3.) over crowded markets. Car dealers are a dime per dozen. I semi specialized and carved out a niche market. Would tend to specialize in cars that other dealers didn't bother with. Like exotic used dealers mostly buy lease returns that are a few years old. Off lease 3 year old BMW', Mercedes, Jaguars, Porsches, etcetera. Id buy the older yet still popular models. Carved out a niche including 1970's Rolls Royce Silver Shadows, etcetera.
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Old 17-04-2011, 20:16   #4
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Holy. I have no idea what this thread is talking about. At all
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Old 17-04-2011, 20:23   #5
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Re: Need Advice for Day Sail Charter Business

Business valuation is more smoke and mirrors than a carnival fun house after a fire...

Most small businesses have their worth wrapped up hugely in the persona of the founder of the business.

That captain selling the charter? His clients are repeat clients or send their friends because of him; because he showed them a good time.

You are not he, and as such will have to be able to fill the role he had with his clients.

That can be a tall order.

Make SURE you pay under market value for any solid asset, and I would not pay a penny for good will or assumed future business.

And make sure that you can maintain the personal experience he offered his clients... Because that's what has made his business a success, and he can't sell that to you even if he wanted to...

ain't what ya do, it's the way that ya do it...
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Old 28-04-2011, 09:44   #6
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Re: Need Advice for Day Sail Charter Business

Yes - what safarina said!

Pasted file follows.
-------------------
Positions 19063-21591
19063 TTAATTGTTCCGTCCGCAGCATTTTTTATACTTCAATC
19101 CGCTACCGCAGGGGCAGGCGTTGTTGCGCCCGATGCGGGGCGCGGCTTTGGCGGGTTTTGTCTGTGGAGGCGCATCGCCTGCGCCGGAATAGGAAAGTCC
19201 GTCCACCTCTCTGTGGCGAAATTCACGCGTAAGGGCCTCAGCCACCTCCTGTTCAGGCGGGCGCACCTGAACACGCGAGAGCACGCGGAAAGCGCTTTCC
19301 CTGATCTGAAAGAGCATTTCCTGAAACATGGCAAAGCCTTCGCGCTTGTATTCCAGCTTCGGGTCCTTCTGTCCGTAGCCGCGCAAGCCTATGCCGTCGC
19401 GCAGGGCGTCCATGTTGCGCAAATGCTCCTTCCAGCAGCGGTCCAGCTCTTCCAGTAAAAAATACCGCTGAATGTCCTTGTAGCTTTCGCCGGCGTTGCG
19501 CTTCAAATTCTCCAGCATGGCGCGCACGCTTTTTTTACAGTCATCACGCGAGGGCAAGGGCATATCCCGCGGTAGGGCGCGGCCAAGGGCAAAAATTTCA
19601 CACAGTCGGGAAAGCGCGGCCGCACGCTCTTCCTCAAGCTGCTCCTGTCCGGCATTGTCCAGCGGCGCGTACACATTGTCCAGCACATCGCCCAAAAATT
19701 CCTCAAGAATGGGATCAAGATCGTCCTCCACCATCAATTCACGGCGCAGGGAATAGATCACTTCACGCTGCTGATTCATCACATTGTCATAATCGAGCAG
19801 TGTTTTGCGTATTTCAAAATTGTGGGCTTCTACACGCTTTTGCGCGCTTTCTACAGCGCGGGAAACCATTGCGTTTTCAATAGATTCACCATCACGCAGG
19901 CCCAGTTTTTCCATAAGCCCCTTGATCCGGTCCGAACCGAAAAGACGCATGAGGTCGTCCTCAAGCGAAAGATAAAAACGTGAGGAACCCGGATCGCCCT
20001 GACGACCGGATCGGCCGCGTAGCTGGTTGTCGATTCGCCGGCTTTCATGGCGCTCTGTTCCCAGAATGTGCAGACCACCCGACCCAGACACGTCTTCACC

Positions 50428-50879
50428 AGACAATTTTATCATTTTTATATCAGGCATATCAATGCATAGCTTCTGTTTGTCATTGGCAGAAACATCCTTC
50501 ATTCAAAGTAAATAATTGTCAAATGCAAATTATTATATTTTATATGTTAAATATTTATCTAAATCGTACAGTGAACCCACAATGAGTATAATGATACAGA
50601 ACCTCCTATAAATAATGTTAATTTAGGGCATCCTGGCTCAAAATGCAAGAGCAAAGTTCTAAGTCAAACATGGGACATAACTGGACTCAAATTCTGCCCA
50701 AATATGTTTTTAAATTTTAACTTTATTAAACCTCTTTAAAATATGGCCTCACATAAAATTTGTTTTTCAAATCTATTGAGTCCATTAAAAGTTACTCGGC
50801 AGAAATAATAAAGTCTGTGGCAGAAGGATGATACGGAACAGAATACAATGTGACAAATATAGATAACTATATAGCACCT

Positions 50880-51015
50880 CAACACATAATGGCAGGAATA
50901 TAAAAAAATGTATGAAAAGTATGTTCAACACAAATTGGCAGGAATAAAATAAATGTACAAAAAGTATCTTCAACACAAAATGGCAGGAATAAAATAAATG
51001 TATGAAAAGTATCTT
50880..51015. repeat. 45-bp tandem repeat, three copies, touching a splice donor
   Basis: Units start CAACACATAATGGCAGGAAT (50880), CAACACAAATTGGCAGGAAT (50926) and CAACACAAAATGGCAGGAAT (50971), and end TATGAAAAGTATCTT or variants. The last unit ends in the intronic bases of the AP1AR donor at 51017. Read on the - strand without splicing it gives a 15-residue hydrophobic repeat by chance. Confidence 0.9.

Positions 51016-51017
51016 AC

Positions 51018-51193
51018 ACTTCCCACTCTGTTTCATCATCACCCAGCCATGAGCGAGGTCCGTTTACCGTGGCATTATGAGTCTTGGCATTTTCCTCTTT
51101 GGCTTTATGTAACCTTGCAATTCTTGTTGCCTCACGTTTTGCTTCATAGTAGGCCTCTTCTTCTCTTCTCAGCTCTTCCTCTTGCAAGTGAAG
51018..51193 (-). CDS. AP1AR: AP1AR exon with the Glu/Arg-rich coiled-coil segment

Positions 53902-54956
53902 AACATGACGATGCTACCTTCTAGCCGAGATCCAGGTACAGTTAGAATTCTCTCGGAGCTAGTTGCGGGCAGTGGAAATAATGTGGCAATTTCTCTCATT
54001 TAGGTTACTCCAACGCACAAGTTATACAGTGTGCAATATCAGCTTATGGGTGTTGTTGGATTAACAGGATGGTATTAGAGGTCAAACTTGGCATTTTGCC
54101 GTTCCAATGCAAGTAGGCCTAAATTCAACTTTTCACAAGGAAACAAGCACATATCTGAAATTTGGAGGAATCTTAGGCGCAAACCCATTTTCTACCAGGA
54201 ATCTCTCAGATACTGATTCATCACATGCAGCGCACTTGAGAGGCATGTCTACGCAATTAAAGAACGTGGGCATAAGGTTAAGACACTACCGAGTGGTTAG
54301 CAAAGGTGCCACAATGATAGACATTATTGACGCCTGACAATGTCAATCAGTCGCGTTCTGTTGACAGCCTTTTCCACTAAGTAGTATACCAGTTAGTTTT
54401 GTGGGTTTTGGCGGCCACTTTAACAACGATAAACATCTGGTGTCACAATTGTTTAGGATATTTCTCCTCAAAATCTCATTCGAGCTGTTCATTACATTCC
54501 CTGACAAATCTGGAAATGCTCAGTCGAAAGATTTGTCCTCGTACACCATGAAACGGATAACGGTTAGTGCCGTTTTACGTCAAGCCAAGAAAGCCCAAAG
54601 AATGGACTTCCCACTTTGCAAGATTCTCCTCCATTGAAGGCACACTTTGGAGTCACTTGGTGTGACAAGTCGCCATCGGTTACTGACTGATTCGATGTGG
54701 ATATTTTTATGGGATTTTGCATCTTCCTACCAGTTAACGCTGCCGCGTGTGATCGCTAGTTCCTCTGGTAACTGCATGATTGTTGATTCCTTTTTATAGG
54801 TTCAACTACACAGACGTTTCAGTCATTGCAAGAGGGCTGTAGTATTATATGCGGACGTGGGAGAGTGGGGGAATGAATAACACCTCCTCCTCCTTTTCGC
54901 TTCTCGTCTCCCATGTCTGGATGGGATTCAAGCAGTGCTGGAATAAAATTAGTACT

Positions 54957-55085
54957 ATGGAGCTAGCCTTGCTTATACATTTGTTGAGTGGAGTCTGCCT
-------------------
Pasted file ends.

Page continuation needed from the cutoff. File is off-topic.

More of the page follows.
I've done term charters in the southern Caribbean for 8 seasons (1 couple for 1 week), but intentionally only did a few each season as I was not trying to make a living, only augment income. All my business came from my own website, and although I always got favorable references, I never had a repeat customer. My boat is currently for sale, but I would not even think of representing what I had as a viable business to sell to someone else.
Day charters are much easier than term charters, but you have to do 6 or 7 of them to make what you can make on one term charter. (However, at the end of the day the clients are gone and you have your boat to yourself!)
It is my understanding that tourism in both the US and BVI has been way off, but it seems to be slowly recovering.
IMHO,buy the boat if its what you want, but certainly don't pay more than fair market value for it because that "existing business" is like buying a smoke ring.
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Old 28-04-2011, 09:56   #7
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Re: Need Advice for Day Sail Charter Business

And put a no-competition clause in the contract that would prohibit the seller from simply opening up a new charter business next door (in your area). If he has a good rep then you don't need the competition. BOB